Coral associated bacterial communities

A total of 67 different bands were observed on DGGE profiles amongst the apparently healthy A. hyacinthus replicates and 38 bands were found in the apparently healthy S. pistillata samples. Of these 42% and 51% of the bands were unique to each species respectively. The bacterial communities of A. hyacinthus and S. pistillata were not only significantly different from each other (Figures 2, 3A; R = 0.975, p = 0.001) but also differed between sites (Figure 2; A. hyacinthus, R = 0.418, p = 0.01; S. pistillata, R = 0.212, p = 0.01). Bacterial communities associated with both coral species from Harry's Bommie, Tenements, and Wistari Reef were all significantly different from each other (A. hyacinthus Figure 3B; all sites differed from each other with p = <0.001: S. pistillata Figure 3C; Wistari vs Tenements, p = 0.035; Wistari vs. Harry's, p = 0.001; Tenements vs. Harry's, p = 0.005). Bacterial species diversity estimates for A. hyacinthus showed that Harry's Bommie had the highest diversity followed by Wistari Reef and Tenements (Figure 3D), whereas for S. pistillata Wistari Reef had the highest diversity, followed by Tenements and Harry's Bommie (Figure 3E). Species accumulation curves generated from the cumulative number of ribotypes against a measure of the sampling effort indicated that asymptote was likely achieved in S. pistillata (Figure 3E) thus further sampling effort would be unlikely to detect any new ribotypes. This was not achieved for A. hyacinthus (Figure 3D), however, suggesting further sampling of this species may potentially detect additional rare ribotypes. The species accumulation curves and the observed variations in DGGE profiles between replicate samples show that, even on small spatial scales, a sample size of less than 6 individuals per site is likely to be insufficient to explore bacterial community diversity among reef corals.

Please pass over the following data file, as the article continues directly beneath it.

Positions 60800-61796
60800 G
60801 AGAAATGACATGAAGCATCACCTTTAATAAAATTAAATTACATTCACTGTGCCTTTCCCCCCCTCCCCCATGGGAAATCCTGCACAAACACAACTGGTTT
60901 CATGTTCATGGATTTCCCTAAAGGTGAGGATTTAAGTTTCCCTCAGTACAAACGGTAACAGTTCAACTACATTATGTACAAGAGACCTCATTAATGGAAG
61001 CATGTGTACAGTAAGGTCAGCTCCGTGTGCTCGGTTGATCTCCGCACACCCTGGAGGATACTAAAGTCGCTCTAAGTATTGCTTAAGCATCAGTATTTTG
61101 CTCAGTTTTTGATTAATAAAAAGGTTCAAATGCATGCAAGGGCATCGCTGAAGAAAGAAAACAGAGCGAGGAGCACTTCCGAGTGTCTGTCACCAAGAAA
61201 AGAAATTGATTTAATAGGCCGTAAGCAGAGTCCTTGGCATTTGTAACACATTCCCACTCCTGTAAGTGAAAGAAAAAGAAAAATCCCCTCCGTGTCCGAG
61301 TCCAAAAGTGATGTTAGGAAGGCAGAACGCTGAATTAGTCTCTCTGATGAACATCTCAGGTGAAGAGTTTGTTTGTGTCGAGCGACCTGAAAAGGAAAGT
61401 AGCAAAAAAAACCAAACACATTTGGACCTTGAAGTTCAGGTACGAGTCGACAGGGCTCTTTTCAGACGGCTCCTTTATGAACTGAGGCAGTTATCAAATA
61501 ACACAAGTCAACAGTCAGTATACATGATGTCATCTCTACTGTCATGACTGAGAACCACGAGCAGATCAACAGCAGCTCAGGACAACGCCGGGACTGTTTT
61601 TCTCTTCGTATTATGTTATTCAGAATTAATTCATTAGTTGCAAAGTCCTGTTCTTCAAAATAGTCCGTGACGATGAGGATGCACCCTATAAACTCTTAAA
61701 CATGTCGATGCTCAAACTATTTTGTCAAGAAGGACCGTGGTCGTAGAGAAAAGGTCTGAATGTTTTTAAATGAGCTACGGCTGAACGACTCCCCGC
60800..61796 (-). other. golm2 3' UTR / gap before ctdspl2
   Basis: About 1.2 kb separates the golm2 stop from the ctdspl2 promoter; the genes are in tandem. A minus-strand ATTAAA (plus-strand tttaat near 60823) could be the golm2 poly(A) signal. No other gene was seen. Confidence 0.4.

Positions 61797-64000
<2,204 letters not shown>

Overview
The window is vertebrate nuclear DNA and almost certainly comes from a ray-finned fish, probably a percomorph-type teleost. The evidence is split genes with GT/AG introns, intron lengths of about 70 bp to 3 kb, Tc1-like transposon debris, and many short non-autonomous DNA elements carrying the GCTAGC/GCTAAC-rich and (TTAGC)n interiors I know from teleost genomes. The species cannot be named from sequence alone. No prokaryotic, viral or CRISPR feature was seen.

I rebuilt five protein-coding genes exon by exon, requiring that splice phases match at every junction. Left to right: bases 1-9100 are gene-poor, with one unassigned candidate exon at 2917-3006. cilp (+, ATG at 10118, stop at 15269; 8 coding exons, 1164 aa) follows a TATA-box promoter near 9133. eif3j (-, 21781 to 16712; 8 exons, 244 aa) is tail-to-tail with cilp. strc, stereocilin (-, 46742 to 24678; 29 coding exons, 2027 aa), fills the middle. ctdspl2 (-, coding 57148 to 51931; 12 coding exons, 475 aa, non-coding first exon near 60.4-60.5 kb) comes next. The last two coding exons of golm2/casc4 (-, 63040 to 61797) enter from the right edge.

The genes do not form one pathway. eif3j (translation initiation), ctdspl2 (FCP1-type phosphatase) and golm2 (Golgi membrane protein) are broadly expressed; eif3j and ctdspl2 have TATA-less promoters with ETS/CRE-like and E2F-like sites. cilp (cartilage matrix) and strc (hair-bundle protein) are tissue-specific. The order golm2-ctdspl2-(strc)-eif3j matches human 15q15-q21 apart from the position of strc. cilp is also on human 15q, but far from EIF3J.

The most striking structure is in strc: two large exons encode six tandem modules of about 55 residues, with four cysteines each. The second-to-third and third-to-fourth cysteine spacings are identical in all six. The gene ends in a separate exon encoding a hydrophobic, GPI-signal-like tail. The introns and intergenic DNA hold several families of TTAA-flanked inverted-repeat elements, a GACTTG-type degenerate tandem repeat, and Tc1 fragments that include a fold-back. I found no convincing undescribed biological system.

Figure 2. Representative denaturing gradient gel electrophoresis (DGGE) gels of bacterial community profiles in healthy corals and water.